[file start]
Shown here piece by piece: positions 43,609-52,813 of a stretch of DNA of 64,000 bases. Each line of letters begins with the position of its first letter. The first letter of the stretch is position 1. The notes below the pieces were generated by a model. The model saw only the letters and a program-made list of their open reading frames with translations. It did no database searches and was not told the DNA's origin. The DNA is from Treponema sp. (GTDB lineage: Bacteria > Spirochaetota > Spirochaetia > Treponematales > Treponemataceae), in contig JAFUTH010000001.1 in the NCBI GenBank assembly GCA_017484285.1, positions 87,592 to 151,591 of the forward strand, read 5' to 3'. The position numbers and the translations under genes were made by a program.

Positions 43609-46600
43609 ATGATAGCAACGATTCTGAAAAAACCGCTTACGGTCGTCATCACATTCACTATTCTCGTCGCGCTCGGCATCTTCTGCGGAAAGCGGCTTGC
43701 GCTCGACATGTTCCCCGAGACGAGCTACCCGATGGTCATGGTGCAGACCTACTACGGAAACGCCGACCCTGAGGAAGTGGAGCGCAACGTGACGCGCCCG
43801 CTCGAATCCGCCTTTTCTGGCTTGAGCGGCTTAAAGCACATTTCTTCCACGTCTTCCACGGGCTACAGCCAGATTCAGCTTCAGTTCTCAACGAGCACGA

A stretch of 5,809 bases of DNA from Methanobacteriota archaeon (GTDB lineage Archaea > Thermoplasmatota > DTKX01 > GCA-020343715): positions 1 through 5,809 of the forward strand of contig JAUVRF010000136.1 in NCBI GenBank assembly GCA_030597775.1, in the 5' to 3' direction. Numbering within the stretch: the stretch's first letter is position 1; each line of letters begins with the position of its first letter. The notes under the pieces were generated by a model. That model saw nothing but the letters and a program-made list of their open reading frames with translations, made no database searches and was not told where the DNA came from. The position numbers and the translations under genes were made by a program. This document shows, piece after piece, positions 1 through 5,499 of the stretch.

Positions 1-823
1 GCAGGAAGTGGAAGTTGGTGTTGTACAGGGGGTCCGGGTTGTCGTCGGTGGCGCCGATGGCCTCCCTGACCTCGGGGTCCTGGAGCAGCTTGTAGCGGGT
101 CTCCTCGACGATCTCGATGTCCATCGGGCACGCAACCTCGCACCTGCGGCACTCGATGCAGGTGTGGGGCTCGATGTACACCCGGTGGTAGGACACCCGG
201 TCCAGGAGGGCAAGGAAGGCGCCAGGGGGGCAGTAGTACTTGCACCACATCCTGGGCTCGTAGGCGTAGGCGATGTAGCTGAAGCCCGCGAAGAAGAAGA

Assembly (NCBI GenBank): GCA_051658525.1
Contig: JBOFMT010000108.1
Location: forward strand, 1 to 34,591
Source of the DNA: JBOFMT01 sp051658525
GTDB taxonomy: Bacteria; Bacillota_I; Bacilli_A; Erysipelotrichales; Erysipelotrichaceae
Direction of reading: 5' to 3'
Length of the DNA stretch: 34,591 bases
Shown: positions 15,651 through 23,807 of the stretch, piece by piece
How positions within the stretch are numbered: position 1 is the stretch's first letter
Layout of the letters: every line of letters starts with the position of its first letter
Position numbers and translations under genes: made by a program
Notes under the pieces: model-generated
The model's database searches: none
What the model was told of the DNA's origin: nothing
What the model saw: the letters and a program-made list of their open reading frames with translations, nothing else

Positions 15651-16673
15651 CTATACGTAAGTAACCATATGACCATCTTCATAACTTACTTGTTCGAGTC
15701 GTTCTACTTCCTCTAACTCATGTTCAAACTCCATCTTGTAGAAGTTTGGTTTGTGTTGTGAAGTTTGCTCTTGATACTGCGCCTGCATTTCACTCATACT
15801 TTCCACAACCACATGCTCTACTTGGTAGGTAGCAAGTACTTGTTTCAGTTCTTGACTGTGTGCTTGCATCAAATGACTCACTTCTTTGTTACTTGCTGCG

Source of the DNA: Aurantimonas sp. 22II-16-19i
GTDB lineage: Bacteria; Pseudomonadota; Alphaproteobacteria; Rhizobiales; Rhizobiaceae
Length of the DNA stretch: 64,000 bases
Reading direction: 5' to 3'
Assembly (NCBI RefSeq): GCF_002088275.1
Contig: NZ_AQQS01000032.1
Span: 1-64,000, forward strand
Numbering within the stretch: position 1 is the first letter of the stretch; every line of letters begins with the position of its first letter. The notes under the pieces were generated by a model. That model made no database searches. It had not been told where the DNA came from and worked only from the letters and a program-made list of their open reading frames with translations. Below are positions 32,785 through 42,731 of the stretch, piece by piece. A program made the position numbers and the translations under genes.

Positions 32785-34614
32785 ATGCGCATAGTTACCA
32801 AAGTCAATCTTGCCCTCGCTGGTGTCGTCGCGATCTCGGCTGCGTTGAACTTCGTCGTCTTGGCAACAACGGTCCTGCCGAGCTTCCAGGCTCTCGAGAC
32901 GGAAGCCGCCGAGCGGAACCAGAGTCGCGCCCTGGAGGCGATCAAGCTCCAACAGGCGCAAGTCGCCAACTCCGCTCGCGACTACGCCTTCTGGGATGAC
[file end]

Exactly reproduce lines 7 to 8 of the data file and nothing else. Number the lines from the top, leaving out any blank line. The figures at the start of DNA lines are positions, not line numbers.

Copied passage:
Positions 1-823
1 GCAGGAAGTGGAAGTTGGTGTTGTACAGGGGGTCCGGGTTGTCGTCGGTGGCGCCGATGGCCTCCCTGACCTCGGGGTCCTGGAGCAGCTTGTAGCGGGT